Tag Archives: Downtown

Andalucia

IMG_1083Th-upSpain has a passion for just about everything: food, music, dance, architecture. I’ve been there and loved the experience but continuing to travel to Spain to experience these passions is cost-prohibitive, so I continue to look for surrogates locally. Andalucia comes close, excelling in some areas, while being flat in others.

I noticed the downtown tapas venue on a walk back from neighboring Phoenicia. I then remembered a coworker’s raves from weeks earlier and thought – must “research”.

Atmosphere

IMG_1093Open, heavy wood tables and high bar benches, warm tones, lively. Like all open, indoor areas filled with people, its sometimes difficult to hear against the background levels. But Andalucia is not about quiet conversation, its more about replicating the energy and experience you would find in Spain. The overwhelming reason to come here is for the live flamenco – 830-1030p – which for me, dictates the atmosphere. The performers are fantastic, the is crowd energetic, transforming Andalucia into a more of a performing arts venue with a food & drink bonus.

Service

Courteous,  prompt and otherwise good but there were some missteps with drink orders, likely due to the noise level.

Food

Some wins

Sangria: Too sweet for me. The base flavors were spot on with the red wine giving the drink its depth; present orange flavors added the requisite citrus notes. But I think either they are mixing a store-bought sangria or adding sugar to their own brew. Or maybe they were heavy handed with the fruit juices, possibly grape or apple. Not bad but not the best.

Patatas Bravas: Ah, the quintessential tapas plate. These were good but constructed differently than their traditional counterparts. The potatoes themselves are spicy, heat level rising only to mildly amusing with aioli piped in criss-cross pattern over the lot. It works well from a flavor perspective but the presentation was uninspired.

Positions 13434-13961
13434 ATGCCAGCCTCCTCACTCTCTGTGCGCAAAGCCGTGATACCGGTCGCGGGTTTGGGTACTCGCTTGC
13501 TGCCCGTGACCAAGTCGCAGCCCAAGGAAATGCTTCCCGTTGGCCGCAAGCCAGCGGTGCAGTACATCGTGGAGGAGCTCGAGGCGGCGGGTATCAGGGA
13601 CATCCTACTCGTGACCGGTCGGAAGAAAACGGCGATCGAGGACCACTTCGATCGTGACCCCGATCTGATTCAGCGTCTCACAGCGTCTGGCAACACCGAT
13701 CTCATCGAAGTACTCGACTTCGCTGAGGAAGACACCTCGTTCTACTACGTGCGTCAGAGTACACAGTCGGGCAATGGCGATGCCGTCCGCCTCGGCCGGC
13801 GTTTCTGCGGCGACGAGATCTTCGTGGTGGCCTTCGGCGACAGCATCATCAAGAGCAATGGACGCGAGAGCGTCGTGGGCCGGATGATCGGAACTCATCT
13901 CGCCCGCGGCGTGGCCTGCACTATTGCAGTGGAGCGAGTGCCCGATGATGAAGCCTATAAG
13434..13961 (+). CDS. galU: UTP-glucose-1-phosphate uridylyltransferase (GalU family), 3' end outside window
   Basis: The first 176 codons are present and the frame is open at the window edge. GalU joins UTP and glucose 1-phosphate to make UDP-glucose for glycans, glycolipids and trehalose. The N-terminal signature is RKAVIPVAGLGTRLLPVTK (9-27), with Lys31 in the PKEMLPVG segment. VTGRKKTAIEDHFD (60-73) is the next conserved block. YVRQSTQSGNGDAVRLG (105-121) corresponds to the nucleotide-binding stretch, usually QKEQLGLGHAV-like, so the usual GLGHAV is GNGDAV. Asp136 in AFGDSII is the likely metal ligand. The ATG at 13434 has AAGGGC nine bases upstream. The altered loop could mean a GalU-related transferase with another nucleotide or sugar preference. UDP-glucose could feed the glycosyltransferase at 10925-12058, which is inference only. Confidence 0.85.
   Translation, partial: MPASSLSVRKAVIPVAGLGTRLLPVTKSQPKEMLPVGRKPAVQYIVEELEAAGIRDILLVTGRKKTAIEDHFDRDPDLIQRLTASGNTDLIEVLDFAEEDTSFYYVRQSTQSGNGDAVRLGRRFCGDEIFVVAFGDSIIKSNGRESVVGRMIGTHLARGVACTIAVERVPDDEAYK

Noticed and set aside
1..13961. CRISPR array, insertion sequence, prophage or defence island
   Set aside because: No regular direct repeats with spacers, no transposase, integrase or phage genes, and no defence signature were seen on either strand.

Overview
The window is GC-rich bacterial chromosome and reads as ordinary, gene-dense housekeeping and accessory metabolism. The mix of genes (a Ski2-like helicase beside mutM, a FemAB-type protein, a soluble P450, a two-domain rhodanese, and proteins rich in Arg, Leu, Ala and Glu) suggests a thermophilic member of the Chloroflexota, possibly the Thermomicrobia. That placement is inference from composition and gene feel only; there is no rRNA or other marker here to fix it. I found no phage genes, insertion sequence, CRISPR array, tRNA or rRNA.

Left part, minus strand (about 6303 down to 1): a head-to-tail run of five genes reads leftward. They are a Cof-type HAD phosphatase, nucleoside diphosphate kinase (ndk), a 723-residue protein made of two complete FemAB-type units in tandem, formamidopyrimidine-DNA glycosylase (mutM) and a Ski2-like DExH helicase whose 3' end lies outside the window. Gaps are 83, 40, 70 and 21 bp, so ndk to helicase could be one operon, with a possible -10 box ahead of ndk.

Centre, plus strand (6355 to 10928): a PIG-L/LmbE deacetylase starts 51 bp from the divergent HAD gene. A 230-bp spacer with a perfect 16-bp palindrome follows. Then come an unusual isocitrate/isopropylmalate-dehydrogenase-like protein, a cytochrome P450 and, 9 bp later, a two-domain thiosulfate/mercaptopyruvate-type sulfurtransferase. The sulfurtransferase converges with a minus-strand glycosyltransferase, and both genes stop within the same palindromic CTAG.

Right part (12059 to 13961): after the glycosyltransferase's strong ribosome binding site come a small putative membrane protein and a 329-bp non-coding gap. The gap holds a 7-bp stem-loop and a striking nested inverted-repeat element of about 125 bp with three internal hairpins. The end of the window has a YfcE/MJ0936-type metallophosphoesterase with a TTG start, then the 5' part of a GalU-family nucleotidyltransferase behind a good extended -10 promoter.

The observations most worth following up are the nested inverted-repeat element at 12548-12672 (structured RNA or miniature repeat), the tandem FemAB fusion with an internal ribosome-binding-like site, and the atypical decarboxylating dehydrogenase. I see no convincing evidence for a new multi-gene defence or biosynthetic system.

Albondigas Marroquis: Good but the advertised spicy, cumin pepper sauce was weak on both spice and  cumin and I was actually looking forward to the spicy, cumin pepper punch to break up the sweetness of the sangria.

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Price

Tapas range between $5-15. My two tapas and two drinks were under $30, which I considered reasonable.

I recommend Andalucia but I would book an 8p table on Saturday and consider live flamenco the highlight while the food and drink, an accessory.

Dinner: 18 May 2013

Andalucia | NW Corner of Polk & Caroline | Houston TX 77002

Phoenicia

IMG_1072Several friends simultaneously recommended Phoenicia to me. Not that Phoenicia is new to Houston, it isn’t, but the location downtown is relatively new and they said it was HUGE. Typically I avoid the eastern edge of downtown, it is dense with sports arenas and the prospect of running into herds of drunk Texans pissed off because their team lost, doesn’t appeal. But a HUGE grocery specializing in middle eastern fare, I’m there.

I’ve been test driving Phoenicia downtown for a few months now and I have to say, its impressive. It is HUGE, two stories and its not just a grocery, its also a restaurant and bar and apparently live music often plays on a small stage near the back. If you want to explore before its gets busy, try a Saturday around 9a.

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As a grocery, it is full service; meat counter with a good selection of halal items, limited but fresh produce, rows of off-topic legumes, spices labeled in Arabic, stacks of fresh baked breads, cheeses galore and even a decent set of Le Cruset cookware. However, for me, the standouts are

  • Deli Counter : Hummus, baba ganoush, falafel and other mid-east salads you wont find anywhere near downtown. Definitely snag a container of basil chicken salad to stuff into your fresh baked pita!
  • Dessert Counter: Freshly made baklava, halva and other desserts I could not pronounce even if I could remember my Arabic.
  • Wine: Upstairs you find what is quite possibly the oddest selection of wine in town. Standard products from France, California, Argentina and Australia exist but notice the options from Armenia, Jordan, Lebanon and Croatia.
  • Condiments: Also upstairs, the largest selection of non-Italian olive oils I’ve seen as well as a good selection of tahini. I use loads of olive oil and tahini but other ethic stores only offer them in industrial sizes; Phoenicia has smaller sizes for those who are not feeding a family of 12.
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Phoenicia is now a staple for my weekly acquisitions and I’m thrilled that the owners, one from Armenia, the other from Lebanon have brought authentic mid-east fare into the downtown area!

Phoenicia | 1001 Austin | Houston, TX 77010